Having learned that, he created in Middle-earth a means of displaying it in the clearest and most favourable possible light. Its reintroduction would be small — just three books among the overwhelming flood of books published every year — but as large as he could make it; and he was very conscious (no man has been more conscious of it than he) that an entire forest might spring from a handful of seed. What he did, then, was to plant in my consciousness and yours the truth that society need not be as we see it around us.
Sam Rayburn, a politician of vast experience, once said that all legislation is special-interest legislation. Of our nation, and of the 20th century, that is unquestionably true; but it need not be. We have — but do not need — a pestilent swarm of exceedingly clever persons who call themselves public servants when everything about them and us proclaims that they are in fact our masters. They make laws (and regulations and judicial decisions that have the force of laws) faster and more assiduously than any factory in the world makes chains; and they lay them on us.
It need not be so. We might have a society in which the laws were few and just, simple, permanent, and familiar to everyone — a society in which everyone stood shoulder-to-shoulder because everyone lived by the same changeless rules, and everyone knew what those rules were. When we had it, we would also have a society in which the lack of wealth was not reason for resentment but a spur to ambition, and in which wealth was not a cause for self-indulgence but a call to service. We had it once, and some time in this third millennium we shall have it again; and if we forget to thank John Ronald Reuel Tolkien for it when we get it, we will already have begun the slow and not always unpleasant return to Mordor. Freedom, love of neighbour, and personal responsibility are steep slopes; he could not climb them for us — we must do that ourselves. But he has shown us the road and the reward.
Whatever your personal stance about small government, the arguments Wolfe presents boil down to a reactionary, ill-informed and simplistic worship of a Romantic past that never existed but in the propagandist literature of the courts.
It’s almost funny he simply dismisses every counter-argument to be made out of hand – an effective rhetoric trick, at once acknowledging and ridiculing other positions, and making a genuine, honest conversation impossible a priori.
Well, you can’t have your cake and eat it. The past was brutal – as are parts of the present. Human life wasn’t worth a thing – and whether a word was still worth anything more than it is now kind of feels irrelevant in the light of torture, slavery, stakes and pyres.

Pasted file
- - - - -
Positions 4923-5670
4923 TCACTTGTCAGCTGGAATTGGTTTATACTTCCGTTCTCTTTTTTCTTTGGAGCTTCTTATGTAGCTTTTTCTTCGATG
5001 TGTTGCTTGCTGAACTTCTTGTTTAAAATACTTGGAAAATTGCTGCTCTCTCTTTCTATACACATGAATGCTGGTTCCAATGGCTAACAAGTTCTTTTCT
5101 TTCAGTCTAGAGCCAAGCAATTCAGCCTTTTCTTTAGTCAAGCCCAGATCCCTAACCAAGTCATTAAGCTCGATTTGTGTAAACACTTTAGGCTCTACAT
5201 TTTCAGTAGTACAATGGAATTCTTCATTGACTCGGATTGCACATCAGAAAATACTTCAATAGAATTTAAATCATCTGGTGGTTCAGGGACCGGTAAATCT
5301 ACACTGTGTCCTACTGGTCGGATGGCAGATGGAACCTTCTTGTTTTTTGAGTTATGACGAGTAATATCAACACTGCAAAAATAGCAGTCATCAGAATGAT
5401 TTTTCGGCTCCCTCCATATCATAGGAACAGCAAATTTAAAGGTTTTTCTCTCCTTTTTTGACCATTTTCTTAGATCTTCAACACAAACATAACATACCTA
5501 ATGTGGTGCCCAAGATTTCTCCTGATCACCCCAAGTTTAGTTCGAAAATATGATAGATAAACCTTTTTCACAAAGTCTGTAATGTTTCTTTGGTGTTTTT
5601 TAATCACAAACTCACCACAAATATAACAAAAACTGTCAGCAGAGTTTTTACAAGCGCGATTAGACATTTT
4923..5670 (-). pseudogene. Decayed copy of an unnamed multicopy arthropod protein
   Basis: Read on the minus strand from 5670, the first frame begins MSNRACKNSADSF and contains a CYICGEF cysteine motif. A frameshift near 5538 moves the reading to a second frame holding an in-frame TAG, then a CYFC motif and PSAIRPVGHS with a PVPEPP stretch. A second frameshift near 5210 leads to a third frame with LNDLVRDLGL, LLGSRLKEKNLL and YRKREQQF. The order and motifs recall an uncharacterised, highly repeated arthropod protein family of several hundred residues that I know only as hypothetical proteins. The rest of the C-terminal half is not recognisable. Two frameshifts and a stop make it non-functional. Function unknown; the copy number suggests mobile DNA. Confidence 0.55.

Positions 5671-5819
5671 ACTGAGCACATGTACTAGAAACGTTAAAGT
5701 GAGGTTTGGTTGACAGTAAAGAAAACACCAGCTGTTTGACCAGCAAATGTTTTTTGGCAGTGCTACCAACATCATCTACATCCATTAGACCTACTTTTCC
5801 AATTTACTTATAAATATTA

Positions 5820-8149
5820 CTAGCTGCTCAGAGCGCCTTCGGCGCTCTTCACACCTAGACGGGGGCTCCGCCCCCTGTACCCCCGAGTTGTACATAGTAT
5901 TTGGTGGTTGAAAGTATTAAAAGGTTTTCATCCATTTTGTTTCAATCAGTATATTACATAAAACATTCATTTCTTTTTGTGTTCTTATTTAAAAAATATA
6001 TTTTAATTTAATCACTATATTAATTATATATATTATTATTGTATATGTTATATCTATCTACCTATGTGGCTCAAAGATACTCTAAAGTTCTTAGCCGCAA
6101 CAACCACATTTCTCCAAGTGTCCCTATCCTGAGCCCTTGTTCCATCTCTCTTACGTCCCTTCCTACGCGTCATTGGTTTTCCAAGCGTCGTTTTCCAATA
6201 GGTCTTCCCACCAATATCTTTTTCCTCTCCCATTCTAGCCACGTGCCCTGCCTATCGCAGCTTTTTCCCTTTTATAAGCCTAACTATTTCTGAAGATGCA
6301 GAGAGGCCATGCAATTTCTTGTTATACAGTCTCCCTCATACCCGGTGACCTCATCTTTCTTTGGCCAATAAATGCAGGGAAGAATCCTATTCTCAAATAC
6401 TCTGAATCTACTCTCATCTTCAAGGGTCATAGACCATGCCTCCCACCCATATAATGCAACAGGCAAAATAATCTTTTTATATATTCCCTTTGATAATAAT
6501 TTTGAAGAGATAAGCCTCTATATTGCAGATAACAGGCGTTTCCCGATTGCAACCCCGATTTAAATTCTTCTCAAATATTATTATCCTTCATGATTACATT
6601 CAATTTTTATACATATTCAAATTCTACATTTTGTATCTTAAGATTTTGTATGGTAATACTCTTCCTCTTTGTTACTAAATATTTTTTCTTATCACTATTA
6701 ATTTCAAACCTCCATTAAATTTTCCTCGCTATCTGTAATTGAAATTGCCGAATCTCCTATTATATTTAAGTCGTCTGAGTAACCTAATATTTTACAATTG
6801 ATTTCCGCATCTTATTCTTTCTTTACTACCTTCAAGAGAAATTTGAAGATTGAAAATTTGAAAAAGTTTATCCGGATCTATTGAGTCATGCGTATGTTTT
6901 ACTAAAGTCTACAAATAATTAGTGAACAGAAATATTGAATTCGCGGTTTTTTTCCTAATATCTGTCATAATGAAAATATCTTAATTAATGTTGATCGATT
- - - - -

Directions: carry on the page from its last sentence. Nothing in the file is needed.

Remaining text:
If you paint with a broad brush – not counting exceptions – it is as easily established that most people today also know what good rule means: do no harm, don’t lie, etc. That knowledge – the golden rule, so to say – has not fundamentally changed. What has changed is national and international institutions that try to hold Power accountable to those rules. These institutions aren’t perfect and have flaws, but the net effect is less bad kings, less burned witches.
So, Wolfe not only misrepresents the past, he also misrepresents today: our freedoms and duties have never been more defined than today, and there never has been more shoulder to shoulder solidarity than there is today. The social democracies of Europe & Canada indeed try to make solidarity real. Their systems are not perfect obviously, but it is foolish to claim the servant in the Dark Ages had it better than most servants today in First World countries – just because they somehow knew their duty and their defined place.
Believing one day rules will be simpler is hopelessly naive. Obviously laws and institutions can be bettered – and that sometimes means made simpler, I’ll grant Wolfe that. But the complexity of the global world with global trade and cultural diversity will not disappear. The only way to get more judicial simplicity worldwide would be a movement away from nationalism, towards a truly global international union – but I doubt that was what Wolfe had in mind.
As long as people will want to have their version of traditional customs & culture & laws enforced on their own turf, there will be a need for an apparatus – both military as diplomatic as judicial – that deals with issues arising from meetings at the border. Simple this will never be – as the Shire lost its innocence when it came into contact with the world beyond.
The Knight has a pompous title, and Wolfe makes pompous claims to Truth – like other fathers of boomers might make. Part of The Knight‘s appeal indeed is the Romantic idea of an heroic past that never existed. Lots of boys want to be the unacknowledged son of the king – as Richard Rorty once said. And there surely is no shame in enjoying well made stories like this as a grown-up.
There might even be value in stories like this to teach children the value of honesty or compassion – even though I would not want my children to take Sir Able of the High Heart as an example – quarrelsome, reckless, violent, and morally inconsistent as he is in this first part. Able makes lots of promises he doesn’t keep. I hope Sir Able – and with him Wolfe – will redeem himself in book two, that allegedly focuses on the Bildung of wisdom indeed.
Entertainment or boyish guilty pleasures notwithstanding, with adult wisdom, and an honest acknowledgement of the plethora of human atrocities committed in the name of God, Truth or the King, we have to acknowledge it for what it is, this idea of an heroic past that Wolfe perpetuates – to his defense, like so many others do. It is an honest, misguided dream maybe, a naive longing for something that never was.
There’s truth in names, sometimes: it will forever be a Fantasy.